I think it is now generally accepted that the astronomical diagrams have a marker to indicate the beginning-and-end of the circuit.
Unlike most of the other markers, the one on folio 68r-3 is drawn like the flower-strings which the figures hold in the calendar section – but that’s ok; there’s plenty to suggest that the three on folio 68r were late and more amateurish inclusions.
The point is more that if we take the group of stars attached to that string, and suppose it the “head of the year”, then apart from a possibility that the group represents the constellation near the Pole(s)* there’s a better than average chance that it marks the first constellation in a specific calendar, and that in turn points to a specific group of people, and their language(s).
* There is no southern Pole star – others did duty.
The list of ‘New Year’s not infinite, but neither is it quite as short as it has often been supposed – by a cascade of assumptions which began with the expectation that the manuscript was made and written in western Europe as an original authorial work etc.etc. And, added to that, the habit of modern writers in assuming that any reference to the stars must involve astrology.
But, altogether: for a first list of New Years (as they are now) the wiki article “New Year” is probably a fair enough place to start, and here is a neat list of constellations visible in the northern hemisphere, month by month. Adjustment for precession, and even for the lost days of the Gregorian calendar transition shouldn’t be too much of a problem. This isn’t astrology; it’s just correlating a New Year with stars visible, and any time since the 12th century shouldn’t be too difficult to adjust for, even even without a little sky program. Supposing this is a luni-solar calendar.** If you need a latitude, then for this folio I think that 38 degrees North should be ok.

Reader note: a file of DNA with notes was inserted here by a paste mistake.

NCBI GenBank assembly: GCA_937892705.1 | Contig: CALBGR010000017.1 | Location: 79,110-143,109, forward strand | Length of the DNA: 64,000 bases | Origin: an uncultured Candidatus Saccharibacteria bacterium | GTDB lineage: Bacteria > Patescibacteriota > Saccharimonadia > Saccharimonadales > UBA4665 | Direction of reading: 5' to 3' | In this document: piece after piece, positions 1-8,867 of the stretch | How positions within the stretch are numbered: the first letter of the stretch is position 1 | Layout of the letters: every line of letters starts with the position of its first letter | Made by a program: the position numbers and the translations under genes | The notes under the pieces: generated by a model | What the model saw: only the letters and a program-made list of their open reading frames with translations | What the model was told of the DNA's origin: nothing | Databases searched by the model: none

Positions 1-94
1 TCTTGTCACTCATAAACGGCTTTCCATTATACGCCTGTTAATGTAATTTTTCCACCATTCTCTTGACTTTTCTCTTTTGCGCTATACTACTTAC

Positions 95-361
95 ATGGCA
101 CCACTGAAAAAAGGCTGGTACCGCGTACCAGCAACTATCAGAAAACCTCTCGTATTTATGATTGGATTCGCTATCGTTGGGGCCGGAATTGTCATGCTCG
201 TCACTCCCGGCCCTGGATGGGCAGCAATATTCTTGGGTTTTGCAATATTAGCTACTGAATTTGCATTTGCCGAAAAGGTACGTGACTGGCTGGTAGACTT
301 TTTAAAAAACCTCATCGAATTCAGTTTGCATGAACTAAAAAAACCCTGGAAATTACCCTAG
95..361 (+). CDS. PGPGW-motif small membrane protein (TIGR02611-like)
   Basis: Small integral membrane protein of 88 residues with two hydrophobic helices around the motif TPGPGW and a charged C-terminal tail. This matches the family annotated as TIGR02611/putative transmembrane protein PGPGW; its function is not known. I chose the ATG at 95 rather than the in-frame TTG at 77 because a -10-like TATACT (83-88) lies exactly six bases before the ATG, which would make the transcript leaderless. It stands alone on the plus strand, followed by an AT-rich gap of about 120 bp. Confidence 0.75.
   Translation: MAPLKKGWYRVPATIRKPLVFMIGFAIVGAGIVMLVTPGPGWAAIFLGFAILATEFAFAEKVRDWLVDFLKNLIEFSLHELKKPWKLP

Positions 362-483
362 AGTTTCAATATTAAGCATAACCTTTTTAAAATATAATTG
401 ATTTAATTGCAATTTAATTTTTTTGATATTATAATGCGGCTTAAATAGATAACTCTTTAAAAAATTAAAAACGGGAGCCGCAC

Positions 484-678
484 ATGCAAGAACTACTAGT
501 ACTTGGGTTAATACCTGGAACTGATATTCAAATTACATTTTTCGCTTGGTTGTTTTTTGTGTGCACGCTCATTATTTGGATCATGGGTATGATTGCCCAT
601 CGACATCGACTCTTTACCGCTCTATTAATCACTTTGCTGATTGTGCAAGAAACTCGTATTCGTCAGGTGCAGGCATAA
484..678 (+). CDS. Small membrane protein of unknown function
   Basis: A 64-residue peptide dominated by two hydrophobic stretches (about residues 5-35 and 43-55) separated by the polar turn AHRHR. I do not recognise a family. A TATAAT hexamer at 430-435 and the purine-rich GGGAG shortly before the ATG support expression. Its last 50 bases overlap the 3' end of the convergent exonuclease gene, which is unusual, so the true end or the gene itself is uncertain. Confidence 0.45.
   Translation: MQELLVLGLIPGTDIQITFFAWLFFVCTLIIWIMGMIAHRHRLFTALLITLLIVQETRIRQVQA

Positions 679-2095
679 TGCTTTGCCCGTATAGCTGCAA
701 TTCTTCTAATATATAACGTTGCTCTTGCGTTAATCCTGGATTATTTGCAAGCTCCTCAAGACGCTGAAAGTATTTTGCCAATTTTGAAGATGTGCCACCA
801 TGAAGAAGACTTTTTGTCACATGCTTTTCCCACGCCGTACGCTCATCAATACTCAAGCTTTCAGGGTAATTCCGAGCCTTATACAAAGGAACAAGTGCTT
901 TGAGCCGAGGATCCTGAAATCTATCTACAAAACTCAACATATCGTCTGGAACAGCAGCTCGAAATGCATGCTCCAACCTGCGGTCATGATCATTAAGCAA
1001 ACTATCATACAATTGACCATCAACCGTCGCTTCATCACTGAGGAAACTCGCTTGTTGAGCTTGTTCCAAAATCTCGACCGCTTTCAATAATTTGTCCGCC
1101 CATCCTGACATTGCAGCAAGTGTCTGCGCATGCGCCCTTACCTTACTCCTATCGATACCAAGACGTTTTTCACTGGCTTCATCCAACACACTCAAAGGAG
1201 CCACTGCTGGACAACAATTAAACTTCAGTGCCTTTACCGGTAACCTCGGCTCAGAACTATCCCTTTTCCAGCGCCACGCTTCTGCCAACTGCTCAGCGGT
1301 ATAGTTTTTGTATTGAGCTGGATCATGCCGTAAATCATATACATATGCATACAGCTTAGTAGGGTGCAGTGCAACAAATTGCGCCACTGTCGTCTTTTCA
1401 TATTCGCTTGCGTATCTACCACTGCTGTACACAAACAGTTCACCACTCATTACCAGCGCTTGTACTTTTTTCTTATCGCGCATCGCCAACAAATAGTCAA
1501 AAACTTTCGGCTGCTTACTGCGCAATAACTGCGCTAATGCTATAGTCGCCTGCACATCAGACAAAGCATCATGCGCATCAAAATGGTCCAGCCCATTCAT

Of course, if you know someone at NASA, they could run the program .. as far back as you like .. and send the results hard-copy in a small truck. 🙂
**It might not be; it could even be something quite other, such as a tidal calendar keyed to a location by reference to the astrolabe. (The reverse of an astrolabe usually gives a list of cities, and naturally enough astronomical and geographical correspondence has long been understood).
Here’s the detail from folio 68r-3 courtesy of the new Beinecke scan #1006196).
Almost forgot to add:
Of seven-star groups the Pleiades is the most obvious. The original “head of the year” asterism, it still formally begins the list of India’s nakshatras. In his ‘Works and Days’ Hesiod first mentions the Pleiades.
By the fifteenth century, mariners intending to cross the Great Sea timed their sailings to India (and thus the monsoon) from the Persian New Year. The custom may have been observed not just for centuries, but for millennia among those who sailed from the Persian Gulf towards India or south-east Asia.
(Remember, cloves were brought from the Moluccas to Syria in the second millennium BC.)